|Built by||Norsk Hydro|
|Original gauge||1,435 mm (4 ft 8+1⁄2 in) standard gauge|
|Original electrification||15 kV 16.7 Hz AC|
|Preserved gauge||1,435 mm (4 ft 8+1⁄2 in)|
|Preserved electrification||15 kV 16.7 Hz AC|
|Opened||9 August 1909|
|Closed to passengers||1985|
|Closed||1 January 1991|
|1997||Ownership of track transferred to Stiftelsen Rjukanbanen|
The Tinnoset Line (Norwegian : Tinnosbanen) was a 30-kilometer (19 mi) long Norwegian railway line that went from Tinnoset to Notodden in Vestfold og Telemark county. The railway was part of the transport chain used to transport fertilizer from Norsk Hydro's factory in Rjukan to the port in Skien. The railway opened in 1909 and was closed when the plant closed in 1991. The railway is sometimes mistakenly believed to be part of the Rjukan Line.
The railways started in the north at the mouth of Lake Tinn where the railway ferries arrived from Mæl. The railway continued south from Notodden along the Bratsberg Line. The transport chain from Rjukan to Skien consisted of four sections:
Norsk Hydro was founded in 1905 by Sam Eyde as a Norwegian fertilizer manufacturer, and the first factory was opened in Notodden. Fertilizer factories need a lot of energy, and then it was necessary to locate the plants near hydroelectric power plants, and at Rjukan there was a large waterfall. In 1911 Rjukan Salpeterfabrikk was opened.
The Tinnoset Line was opened in 1909 as a 1,435 mm (4 ft 8+1⁄2 in) standard gauge railway along with the Rjukan Line and the railway ferry service, and was the second railway line in Norway, after the Thamshavn Line, to be electrified in 1911. The railway service used the Telemark Canal until 1919 when the Bratsberg Line opened from Notodden to Skien. The railway was used both to transport raw materials to the factory and to transport the finished fertilizer to the harbor at Skien. There was also passenger trains that ran.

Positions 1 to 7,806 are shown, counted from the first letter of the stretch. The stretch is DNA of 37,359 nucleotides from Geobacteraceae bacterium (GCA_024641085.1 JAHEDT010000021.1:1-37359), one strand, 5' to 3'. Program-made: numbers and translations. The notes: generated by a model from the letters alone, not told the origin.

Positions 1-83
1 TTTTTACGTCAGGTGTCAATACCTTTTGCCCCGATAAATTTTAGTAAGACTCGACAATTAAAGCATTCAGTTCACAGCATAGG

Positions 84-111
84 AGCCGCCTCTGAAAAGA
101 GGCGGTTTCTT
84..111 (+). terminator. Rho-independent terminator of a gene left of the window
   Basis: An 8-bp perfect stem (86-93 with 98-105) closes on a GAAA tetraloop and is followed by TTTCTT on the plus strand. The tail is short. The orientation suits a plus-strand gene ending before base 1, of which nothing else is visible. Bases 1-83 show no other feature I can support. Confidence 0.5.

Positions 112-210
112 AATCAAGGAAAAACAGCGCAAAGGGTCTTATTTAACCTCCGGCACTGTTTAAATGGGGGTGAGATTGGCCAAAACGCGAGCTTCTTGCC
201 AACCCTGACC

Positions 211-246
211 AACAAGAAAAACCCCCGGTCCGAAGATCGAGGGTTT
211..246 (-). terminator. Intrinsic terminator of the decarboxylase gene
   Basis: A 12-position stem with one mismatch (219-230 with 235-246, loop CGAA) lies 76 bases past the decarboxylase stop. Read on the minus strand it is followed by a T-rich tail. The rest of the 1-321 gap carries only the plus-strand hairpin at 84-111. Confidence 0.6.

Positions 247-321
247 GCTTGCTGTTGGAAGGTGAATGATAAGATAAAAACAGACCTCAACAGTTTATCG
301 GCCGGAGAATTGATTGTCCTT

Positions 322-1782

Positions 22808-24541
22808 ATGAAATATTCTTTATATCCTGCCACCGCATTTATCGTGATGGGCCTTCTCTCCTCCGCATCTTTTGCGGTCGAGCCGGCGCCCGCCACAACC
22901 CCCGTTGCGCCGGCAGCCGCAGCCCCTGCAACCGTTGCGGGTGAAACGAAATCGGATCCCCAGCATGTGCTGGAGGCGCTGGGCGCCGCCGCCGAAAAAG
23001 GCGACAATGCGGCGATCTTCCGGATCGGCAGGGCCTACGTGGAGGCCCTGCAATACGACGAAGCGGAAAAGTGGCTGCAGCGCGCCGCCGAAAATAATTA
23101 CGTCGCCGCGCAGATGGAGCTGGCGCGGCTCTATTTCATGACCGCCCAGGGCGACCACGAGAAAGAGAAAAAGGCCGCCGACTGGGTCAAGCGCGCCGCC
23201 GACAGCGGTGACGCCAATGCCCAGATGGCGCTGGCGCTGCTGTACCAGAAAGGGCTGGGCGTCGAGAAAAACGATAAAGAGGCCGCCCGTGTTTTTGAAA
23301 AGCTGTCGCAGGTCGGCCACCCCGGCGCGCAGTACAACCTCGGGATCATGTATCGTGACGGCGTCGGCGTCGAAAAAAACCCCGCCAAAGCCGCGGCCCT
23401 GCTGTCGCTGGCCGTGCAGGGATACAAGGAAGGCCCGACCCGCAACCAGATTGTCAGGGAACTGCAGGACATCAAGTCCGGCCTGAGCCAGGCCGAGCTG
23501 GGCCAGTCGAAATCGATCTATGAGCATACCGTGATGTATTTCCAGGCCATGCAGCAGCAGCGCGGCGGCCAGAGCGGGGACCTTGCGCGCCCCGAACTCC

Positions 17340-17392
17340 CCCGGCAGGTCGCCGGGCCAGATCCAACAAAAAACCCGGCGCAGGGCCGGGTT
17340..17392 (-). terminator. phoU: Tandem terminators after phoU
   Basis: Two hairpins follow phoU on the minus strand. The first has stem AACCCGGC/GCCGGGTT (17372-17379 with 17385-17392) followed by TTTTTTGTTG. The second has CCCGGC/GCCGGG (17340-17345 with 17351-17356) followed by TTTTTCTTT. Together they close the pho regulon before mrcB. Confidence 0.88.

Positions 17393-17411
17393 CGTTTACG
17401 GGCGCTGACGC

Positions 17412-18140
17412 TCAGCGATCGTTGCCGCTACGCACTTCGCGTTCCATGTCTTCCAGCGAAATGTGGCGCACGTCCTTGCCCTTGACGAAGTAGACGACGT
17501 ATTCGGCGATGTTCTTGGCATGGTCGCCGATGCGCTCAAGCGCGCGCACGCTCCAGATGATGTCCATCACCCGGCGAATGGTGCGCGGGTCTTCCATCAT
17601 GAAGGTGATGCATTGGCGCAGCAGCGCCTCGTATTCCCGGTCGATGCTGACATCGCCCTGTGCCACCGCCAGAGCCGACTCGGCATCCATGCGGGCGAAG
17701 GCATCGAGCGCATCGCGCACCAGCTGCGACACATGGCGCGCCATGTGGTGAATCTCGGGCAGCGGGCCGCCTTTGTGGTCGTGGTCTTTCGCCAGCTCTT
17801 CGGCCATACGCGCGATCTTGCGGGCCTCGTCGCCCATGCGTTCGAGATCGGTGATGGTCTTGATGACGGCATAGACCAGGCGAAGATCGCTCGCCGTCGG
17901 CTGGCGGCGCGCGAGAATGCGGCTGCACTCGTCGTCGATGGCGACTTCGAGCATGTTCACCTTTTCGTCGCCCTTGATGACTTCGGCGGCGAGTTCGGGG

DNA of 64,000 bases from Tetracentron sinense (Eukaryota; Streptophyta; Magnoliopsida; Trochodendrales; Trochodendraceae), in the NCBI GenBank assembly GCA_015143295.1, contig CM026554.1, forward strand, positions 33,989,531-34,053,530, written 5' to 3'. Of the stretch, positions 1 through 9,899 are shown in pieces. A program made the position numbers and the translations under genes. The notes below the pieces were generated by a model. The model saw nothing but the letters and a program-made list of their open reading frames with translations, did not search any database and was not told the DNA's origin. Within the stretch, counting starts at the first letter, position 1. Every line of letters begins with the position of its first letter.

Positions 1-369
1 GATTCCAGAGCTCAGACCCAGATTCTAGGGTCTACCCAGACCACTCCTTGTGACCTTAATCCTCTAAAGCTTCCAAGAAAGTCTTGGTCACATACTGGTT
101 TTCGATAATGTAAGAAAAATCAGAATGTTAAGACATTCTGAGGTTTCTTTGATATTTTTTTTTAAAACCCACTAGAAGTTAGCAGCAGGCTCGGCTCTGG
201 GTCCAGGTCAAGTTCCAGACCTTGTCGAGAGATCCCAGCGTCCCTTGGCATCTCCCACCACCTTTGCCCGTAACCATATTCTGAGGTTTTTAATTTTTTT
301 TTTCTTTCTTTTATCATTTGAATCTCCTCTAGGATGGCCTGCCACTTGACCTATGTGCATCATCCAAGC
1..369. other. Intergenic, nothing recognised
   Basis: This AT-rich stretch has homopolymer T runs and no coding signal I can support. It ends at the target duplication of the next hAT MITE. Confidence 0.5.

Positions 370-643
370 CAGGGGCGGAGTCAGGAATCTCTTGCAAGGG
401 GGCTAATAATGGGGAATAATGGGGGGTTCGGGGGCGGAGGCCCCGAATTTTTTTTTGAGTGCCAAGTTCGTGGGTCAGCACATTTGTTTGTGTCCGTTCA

In 1912 the state bought the Tinnos Line from Norsk Hydro, and started construction of a new railway from Notodden to Skien, to replace the canal barges, with the railway being completed in 1916. The Norwegian State Railways (NSB) took over the railway operations in 1920 when the new railway from Notodden to Kongsberg was completed.
The railway ferry service was provided by four different ships, SF Rjukanfoss, SF Hydro (1919), SF Ammonia (1929) and MF Storegut (1956). The three first were steam ships, and the latter two are still anchored at Mæl. The service was the only ever railway ferry service on a lake in Norway, and SF Ammonia is the only remaining steam-powered railway ferry in the world. 430 metres (1,410 ft) in Lake Tinn to prevent Nazi Germany from developing nuclear weapons.In 1944, during World War II, SF Hydro was the target of the Norwegian heavy water sabotage, when the ferry was sunk to a depth of
In 1929 Norsk Hydro also establish itself at Herøya in Porsgrunn, and in 1991 the factory in Rjukan, and therefore also the railway line, was closed. The passenger trains, operated by NSB, had already been discontinued in 1985. In 1997 the ownership of the track was transferred to Stiftelsen Rjukanbanen, a foundation that started heritage operation of the line in 1999.
Telemark[ˈtêːləmɑrk](listen) is a traditional region, a former county, and a current electoral district in southern Norway. In 2020, Telemark merged with the former county of Vestfold to form the county of Vestfold og Telemark. Telemark borders the traditional regions and former counties of Vestfold, Buskerud, Hordaland, Rogaland and Aust-Agder.
Norsk Hydro ASA is a Norwegian aluminium and renewable energy company, headquartered in Oslo. It is one of the largest aluminium companies worldwide. It has operations in some 50 countries around the world and is active on all continents. The Norwegian state owns 34.3% of the company through the Ministry of Trade, Industry and Fisheries. A further 6.5% is owned by Folketrygdfond, which administers the Government Pension Fund of Norway. Norsk Hydro employs approximately 35,000 people. Hilde Merete Aasheim has been the CEO since May, 2019.
Rjukan is a town and the administrative centre of Tinn municipality in Telemark, Norway. It is situated in Vestfjorddalen, between Møsvatn and Lake Tinn, and got its name after Rjukan Falls west of the town. The Tinn municipality council granted township status for Rjukan in 1996. The town has 3,386 inhabitants.
The Bratsberg Line is a 74-kilometre long (46 mi) railway line between Eidanger and Notodden in Vestfold og Telemark county, Norway. It opened in 1917, connecting the Tinnos Line, the Sørland Line and the Vestfold Line; allowing Norsk Hydro to transport fertilizer from their plant at Rjukan to the port in Skien. Since 1991 only passenger trains are operated, using Y1 stock by Norges Statsbaner (NSB).
Tinnsjå, also called Tinnsjø and Tinnsjøen, is one of the largest lakes in Norway, and one of the deepest in Europe. It is located between the municipalities of Tinn and Notodden in Vestfold og Telemark county. At its source in the west, the Måna river flows out of Møsvatn and past Rjukan into Tinnsjå. From the north, the river Mår flows from the Mår, Gøystavatn, and Kalhovdfjorden lakes into Tinnsjå. Tinnsjå is part of the Skiensvassdrag, and drains via the Tinnelva river in the south, down to Heddalsvatn.